In a surprising move, American carmaker Ford is reportedly sticking with its plan to build two new factories in Mexico. The Michigan-based carmaker previously announced its decision to scrap a $1.6-billion plant in Mexico after US President Donald Trump came down heavily on carmakers for selling Mexico-made cars in the US.
Ford said a factory in the central Mexican state of Guanajuato will build engines and transmissions, while another in the northern city of Chihuahua will make car parts for use by Ford factories in the US, South America and Asia, reported the AFP. This is a U-turn from the company's announcement on January 4 that it had scrapped $1.6-billion project in the central state of San Luis Potosi.
The two new facilities in Mexico will cost around $2.5 billion and employ some 3,800 people, said Gabriel Lopez, president and CEO of Ford Mexico. Ford has been operating in Mexico for about 90 years and currently employs around 9,000 workers in that country, according to Lopez.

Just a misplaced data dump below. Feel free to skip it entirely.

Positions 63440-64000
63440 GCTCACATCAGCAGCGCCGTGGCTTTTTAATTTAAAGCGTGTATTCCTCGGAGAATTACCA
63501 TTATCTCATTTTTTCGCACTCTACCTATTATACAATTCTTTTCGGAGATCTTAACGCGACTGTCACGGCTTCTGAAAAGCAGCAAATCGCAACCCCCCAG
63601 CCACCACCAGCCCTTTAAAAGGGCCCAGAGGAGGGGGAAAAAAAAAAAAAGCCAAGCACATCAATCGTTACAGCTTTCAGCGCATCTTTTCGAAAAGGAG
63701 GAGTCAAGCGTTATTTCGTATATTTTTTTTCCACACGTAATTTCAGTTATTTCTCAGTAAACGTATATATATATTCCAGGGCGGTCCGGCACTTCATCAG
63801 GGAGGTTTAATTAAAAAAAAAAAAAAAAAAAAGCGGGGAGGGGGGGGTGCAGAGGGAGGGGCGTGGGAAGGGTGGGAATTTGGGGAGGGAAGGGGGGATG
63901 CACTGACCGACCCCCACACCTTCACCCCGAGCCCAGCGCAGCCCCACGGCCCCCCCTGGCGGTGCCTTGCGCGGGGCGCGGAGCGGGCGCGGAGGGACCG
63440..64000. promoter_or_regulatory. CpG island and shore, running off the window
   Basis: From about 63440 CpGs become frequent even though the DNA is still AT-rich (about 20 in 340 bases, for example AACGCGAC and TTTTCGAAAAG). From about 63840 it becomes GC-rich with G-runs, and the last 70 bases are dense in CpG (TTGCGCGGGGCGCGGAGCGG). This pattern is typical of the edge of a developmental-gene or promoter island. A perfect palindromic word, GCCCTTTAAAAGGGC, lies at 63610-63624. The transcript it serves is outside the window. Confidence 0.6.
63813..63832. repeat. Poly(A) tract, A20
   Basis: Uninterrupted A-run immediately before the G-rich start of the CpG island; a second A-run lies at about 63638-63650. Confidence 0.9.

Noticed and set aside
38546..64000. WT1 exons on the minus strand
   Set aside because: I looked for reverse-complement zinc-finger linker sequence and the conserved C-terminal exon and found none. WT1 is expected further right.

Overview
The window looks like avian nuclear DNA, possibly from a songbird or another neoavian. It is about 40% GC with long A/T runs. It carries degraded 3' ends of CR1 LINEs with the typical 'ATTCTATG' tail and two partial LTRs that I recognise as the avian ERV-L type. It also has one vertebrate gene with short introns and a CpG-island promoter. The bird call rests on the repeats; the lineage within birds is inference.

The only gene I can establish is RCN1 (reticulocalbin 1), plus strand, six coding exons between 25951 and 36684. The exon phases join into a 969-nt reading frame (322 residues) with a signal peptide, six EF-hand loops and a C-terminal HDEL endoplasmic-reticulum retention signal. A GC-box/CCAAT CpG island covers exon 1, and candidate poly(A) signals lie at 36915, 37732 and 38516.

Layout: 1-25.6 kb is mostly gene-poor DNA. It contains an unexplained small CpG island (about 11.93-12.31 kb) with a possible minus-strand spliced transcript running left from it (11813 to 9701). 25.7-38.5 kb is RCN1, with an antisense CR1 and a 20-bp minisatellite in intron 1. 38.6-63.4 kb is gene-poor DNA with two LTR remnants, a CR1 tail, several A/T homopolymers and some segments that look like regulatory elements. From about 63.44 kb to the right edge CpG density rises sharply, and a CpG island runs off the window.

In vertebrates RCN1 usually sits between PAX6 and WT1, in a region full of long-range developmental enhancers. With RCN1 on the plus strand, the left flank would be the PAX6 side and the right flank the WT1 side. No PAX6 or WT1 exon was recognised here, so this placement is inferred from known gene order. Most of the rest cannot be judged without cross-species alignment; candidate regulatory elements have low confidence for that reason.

On January 3, Trump had tweeted "General Motors is sending Mexican made model of Chevy Cruze to US car dealers-tax free across border. Make in U.S.A. or pay big border tax!" In the following days, the 70-year-old also came down heavily on other carmakers for manufacturing cars in Mexico and selling them in the US. Trump made his policy clear that either Make in USA or pay 35 per cent border tax.
Post Trump's threat, Ford has also announced the company will invest $700 million in Detroit's Flat Rock Assembly plant and will also add 700 new jobs in the unit. The Michigan factory would make electric, hybrid and autonomous vehicles. The plant, which will now make the company's future line-up, will build a hybrid version of the F150 pick-up; a new electric SUV, which is expected to be ready by 2020; two-new hybrid vehicles and the company's fully autonomous car.